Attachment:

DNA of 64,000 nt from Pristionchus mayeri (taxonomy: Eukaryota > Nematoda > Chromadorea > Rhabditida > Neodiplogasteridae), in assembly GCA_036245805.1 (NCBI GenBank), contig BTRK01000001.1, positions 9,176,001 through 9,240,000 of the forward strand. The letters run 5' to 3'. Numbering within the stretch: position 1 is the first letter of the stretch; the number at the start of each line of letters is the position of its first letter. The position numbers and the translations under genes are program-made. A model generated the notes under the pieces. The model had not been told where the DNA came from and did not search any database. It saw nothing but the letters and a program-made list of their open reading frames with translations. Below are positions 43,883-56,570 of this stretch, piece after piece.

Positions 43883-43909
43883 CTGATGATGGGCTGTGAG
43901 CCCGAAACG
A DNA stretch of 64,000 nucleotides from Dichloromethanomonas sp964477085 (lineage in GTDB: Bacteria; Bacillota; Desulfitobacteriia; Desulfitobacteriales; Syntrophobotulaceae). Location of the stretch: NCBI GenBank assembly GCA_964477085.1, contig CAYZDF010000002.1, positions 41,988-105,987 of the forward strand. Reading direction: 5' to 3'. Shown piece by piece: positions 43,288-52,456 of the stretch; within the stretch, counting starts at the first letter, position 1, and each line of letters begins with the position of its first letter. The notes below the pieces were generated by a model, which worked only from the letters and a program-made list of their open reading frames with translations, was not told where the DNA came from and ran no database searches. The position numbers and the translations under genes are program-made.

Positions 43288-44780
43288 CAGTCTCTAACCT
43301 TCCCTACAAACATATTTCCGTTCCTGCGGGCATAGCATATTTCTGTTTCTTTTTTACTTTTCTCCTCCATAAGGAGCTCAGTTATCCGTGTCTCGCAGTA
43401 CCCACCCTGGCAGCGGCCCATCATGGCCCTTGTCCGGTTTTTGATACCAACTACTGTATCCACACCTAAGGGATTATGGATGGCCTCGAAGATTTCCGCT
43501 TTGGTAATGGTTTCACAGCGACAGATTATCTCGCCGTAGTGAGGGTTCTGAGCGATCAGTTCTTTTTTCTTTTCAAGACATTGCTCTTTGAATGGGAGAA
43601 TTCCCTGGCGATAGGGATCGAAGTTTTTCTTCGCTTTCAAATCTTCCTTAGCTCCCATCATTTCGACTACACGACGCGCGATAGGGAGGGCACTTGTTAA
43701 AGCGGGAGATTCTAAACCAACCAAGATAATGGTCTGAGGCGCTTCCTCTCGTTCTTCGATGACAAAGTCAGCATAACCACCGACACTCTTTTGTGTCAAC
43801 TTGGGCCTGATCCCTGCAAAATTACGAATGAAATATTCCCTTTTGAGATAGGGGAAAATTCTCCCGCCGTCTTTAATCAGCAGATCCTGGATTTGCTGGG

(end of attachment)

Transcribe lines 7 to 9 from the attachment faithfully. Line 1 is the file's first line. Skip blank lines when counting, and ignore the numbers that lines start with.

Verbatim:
43288 CAGTCTCTAACCT
43301 TCCCTACAAACATATTTCCGTTCCTGCGGGCATAGCATATTTCTGTTTCTTTTTTACTTTTCTCCTCCATAAGGAGCTCAGTTATCCGTGTCTCGCAGTA
43401 CCCACCCTGGCAGCGGCCCATCATGGCCCTTGTCCGGTTTTTGATACCAACTACTGTATCCACACCTAAGGGATTATGGATGGCCTCGAAGATTTCCGCT